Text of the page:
Ohio House passes bill that shores up nuclear, coal plants

The Ohio House has passed the biggest overhaul of the state’s energy laws in a decade, adopting a bill that shores up the state’s two financially struggling nuclear power plants and two coal-fired plants while gutting programs that promote renewable energy and energy efficiency.

The bill, approved 53-43, would raise nearly $200 million a year by imposing a fee on electricity consumers, primarily to support FirstEnergy Solutions, the owner of the ailing Davis-Besse and Perry nuclear plants along Lake Erie. Without help, the company, spun off by Akron-based FirstEnergy, said the plants will close within two years.

The legislation also would put into law fees that ratepayers already are being assessed to support two old, coal-fired plants, one in Ohio and one in Indiana.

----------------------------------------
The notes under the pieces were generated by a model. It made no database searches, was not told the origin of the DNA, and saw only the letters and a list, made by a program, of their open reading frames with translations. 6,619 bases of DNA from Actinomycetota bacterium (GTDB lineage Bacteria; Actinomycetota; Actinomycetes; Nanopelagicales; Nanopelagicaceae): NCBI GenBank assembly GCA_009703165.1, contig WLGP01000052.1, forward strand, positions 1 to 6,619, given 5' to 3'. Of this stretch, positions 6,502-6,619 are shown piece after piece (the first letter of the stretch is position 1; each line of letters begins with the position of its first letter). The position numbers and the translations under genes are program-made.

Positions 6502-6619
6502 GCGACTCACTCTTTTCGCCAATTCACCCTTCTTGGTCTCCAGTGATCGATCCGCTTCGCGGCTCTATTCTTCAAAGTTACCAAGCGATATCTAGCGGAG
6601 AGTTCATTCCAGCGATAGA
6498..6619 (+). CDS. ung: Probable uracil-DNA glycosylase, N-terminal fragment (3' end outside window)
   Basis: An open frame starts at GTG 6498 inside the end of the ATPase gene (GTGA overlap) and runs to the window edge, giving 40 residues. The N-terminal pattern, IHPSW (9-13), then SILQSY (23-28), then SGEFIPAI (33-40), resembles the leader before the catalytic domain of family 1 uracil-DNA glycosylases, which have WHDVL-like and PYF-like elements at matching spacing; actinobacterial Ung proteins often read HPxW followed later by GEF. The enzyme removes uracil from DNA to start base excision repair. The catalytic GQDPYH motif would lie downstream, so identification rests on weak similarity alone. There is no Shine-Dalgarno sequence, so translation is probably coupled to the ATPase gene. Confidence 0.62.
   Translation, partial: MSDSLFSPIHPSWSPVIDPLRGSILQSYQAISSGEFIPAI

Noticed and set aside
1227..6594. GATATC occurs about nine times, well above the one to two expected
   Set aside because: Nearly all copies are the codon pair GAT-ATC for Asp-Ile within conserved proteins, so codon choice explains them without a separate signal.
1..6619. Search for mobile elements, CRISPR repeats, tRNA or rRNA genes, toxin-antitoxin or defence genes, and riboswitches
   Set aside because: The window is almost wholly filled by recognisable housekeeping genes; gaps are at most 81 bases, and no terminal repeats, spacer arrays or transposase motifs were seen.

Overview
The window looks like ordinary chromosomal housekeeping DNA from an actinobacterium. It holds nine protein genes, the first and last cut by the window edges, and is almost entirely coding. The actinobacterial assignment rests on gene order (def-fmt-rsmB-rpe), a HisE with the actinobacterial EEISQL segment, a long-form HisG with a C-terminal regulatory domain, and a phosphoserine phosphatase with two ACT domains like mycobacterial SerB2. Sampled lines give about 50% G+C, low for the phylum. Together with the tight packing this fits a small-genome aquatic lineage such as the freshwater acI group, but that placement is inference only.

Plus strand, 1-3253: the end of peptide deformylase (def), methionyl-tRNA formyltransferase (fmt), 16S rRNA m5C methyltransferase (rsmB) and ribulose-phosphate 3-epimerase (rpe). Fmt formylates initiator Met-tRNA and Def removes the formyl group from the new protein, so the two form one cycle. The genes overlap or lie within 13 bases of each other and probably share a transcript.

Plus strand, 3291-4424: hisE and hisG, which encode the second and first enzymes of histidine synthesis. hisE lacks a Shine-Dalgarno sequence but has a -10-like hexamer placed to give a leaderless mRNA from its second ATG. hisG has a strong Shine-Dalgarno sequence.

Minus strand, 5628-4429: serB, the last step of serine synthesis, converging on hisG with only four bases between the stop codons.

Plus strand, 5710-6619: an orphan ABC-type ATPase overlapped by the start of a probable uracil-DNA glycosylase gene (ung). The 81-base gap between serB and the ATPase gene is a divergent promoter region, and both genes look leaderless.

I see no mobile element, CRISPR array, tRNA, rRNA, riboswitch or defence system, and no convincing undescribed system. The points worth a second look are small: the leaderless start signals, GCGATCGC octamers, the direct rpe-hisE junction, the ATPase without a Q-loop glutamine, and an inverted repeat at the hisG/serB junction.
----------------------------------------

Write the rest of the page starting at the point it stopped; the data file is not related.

Backers say consumers actually will save money with the elimination of charges for energy efficiency and renewable energy, but opponents say without the charges, consumers will pay more in the long run because demand for electricity, along with prices, would climb.

Debate on the House floor was mostly about whether the state should be imposing subsidies that benefit a particular business and about the nuclear plants being the biggest source of carbon dioxide-free electricity in the state.

Representatives turned back several amendments meant to keep the energy efficiency and renewable programs in place.

The bill now goes to the Senate, which will begin hearings this week. FirstEnergy Solutions says it needs approval by June 30.

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